28 Jun Extracellular vesicles from amniotic fluid, milk, saliva, and urine expose complexes of tissue factor and activated factor VII
Tissue factor (TF) is expressed in the adventitia of the vessel wall and also commonly present on extracellular vesicles (EVs) in normal body fluids. TF and activated coagulation factor (F) VII(a) together form the so-called extrinsic tenase complex, which initiates coagulation.
We investigated whether EVs in amniotic fluid, milk, saliva, and urine expose functional extrinsic tenase complexes that can trigger coagulation.
Milk, saliva, and urine were collected from healthy breastfeeding women (n=6), and amniotic fluid was collected from healthy women undergoing routine amniocentesis (n=7). Extracellular vesicles (EVs) were isolated from body fluids by size exclusion chromatography (SEC) and clotting experiments were performed in the presence and absence of antibodies against TF and FVIIa in normal plasma and in FVII-deficient plasma. Also the ability of body fluids to generate FXa was determined.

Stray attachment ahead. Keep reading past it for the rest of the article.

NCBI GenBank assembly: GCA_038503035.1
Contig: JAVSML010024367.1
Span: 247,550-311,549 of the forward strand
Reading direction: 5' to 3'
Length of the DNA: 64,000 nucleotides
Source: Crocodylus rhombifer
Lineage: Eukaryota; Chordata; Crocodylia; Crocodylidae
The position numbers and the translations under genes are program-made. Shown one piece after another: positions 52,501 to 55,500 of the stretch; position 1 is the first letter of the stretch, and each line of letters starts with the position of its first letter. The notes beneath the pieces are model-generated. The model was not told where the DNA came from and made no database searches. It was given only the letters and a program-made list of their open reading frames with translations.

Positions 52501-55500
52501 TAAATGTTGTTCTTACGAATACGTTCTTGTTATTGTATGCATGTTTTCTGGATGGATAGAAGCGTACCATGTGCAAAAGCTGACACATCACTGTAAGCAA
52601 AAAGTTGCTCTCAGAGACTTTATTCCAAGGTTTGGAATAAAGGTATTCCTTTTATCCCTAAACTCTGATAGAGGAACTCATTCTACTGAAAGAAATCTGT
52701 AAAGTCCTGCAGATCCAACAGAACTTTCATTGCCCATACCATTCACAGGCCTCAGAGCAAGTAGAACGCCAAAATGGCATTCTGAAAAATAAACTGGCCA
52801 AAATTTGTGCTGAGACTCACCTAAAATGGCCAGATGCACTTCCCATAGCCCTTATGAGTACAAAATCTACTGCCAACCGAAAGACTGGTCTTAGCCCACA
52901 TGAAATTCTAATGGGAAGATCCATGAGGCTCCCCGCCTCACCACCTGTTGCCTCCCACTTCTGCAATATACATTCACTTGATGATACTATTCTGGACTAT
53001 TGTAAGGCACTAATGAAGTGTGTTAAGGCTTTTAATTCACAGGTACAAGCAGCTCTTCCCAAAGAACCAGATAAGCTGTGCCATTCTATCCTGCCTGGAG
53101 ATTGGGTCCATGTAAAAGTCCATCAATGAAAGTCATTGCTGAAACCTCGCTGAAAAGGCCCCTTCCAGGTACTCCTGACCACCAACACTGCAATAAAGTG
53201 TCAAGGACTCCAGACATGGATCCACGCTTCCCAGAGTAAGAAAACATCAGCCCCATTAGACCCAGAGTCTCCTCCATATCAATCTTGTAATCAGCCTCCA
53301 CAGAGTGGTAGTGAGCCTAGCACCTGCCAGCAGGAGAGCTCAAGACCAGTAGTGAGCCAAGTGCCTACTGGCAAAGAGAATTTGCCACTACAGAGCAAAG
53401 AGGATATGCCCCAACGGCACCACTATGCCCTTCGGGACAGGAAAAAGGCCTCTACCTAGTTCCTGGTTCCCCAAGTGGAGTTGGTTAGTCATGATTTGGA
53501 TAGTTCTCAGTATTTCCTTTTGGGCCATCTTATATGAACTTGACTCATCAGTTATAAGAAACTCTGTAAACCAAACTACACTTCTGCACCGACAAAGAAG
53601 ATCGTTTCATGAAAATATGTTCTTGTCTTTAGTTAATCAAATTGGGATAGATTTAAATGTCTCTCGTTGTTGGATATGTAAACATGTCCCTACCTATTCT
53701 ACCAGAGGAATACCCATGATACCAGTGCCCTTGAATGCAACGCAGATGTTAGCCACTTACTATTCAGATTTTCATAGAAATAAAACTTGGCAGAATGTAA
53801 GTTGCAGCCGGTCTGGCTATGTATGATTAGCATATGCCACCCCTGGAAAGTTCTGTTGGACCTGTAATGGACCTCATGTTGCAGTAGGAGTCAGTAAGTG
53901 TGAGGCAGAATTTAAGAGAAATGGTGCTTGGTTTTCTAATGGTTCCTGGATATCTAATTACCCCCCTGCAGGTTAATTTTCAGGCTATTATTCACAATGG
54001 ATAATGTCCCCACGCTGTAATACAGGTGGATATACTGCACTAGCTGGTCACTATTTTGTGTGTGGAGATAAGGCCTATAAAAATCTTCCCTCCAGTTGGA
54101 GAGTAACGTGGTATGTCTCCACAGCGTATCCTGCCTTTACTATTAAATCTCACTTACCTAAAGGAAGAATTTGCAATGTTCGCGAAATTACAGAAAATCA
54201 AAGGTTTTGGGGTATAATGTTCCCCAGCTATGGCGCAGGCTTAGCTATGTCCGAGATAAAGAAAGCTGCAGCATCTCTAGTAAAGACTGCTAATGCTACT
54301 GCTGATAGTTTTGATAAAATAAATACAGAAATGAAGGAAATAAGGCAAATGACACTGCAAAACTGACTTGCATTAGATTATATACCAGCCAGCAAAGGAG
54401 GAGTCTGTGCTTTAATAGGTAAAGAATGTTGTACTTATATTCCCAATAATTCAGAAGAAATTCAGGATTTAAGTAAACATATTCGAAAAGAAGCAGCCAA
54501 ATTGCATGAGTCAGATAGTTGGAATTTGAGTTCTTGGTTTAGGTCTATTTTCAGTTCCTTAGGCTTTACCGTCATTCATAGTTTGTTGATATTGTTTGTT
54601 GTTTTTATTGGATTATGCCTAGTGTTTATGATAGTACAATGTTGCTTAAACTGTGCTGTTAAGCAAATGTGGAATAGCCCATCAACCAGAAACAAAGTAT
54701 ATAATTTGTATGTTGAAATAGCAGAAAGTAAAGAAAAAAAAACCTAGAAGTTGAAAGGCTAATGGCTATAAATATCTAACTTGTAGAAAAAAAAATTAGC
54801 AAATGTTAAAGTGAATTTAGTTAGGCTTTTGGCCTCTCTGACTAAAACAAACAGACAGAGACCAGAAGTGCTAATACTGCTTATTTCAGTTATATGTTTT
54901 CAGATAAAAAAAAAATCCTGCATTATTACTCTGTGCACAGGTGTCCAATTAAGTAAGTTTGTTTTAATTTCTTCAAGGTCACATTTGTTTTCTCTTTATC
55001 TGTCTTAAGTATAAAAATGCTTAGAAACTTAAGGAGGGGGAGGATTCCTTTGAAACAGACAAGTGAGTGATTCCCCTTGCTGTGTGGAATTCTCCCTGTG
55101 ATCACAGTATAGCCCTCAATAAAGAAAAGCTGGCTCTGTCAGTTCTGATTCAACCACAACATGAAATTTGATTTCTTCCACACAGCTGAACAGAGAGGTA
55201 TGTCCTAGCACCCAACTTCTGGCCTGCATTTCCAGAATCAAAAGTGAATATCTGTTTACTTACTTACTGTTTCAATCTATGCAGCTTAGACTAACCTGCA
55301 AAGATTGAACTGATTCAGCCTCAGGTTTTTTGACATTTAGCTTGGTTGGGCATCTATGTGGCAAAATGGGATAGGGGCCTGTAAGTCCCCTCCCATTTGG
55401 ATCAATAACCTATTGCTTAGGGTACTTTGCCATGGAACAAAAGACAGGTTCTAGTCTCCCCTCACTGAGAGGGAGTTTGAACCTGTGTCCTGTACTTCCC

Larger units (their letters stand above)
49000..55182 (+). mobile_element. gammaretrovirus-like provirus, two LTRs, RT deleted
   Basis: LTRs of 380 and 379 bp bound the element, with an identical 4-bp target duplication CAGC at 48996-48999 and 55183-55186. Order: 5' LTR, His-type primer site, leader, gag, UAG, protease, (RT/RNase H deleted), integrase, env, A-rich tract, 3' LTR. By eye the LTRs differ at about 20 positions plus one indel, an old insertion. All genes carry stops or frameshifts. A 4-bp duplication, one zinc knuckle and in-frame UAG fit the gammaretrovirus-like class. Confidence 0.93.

Amniotic fluid, milk, saliva, and urine triggered clotting of normal plasma and of FVII-deficient plasma, which was almost completely inhibited by anti-FVII and to a lesser extend by anti-TF. Fractionation of body fluids by SEC showed that only the fractions containing EVs triggered clotting in normal plasma and FVII-deficient plasma and generated FXa, which again was almost completely inhibited by anti-FVII and partially by anti-TF.
Here we show that EVs from amniotic fluid, milk, saliva, and urine expose complexes of TF and FVIIa (i.e. extrinsic tenase complexes) that directly activate FX. Based on our present findings we propose that these EVs from normal body fluids provide hemostatic protection.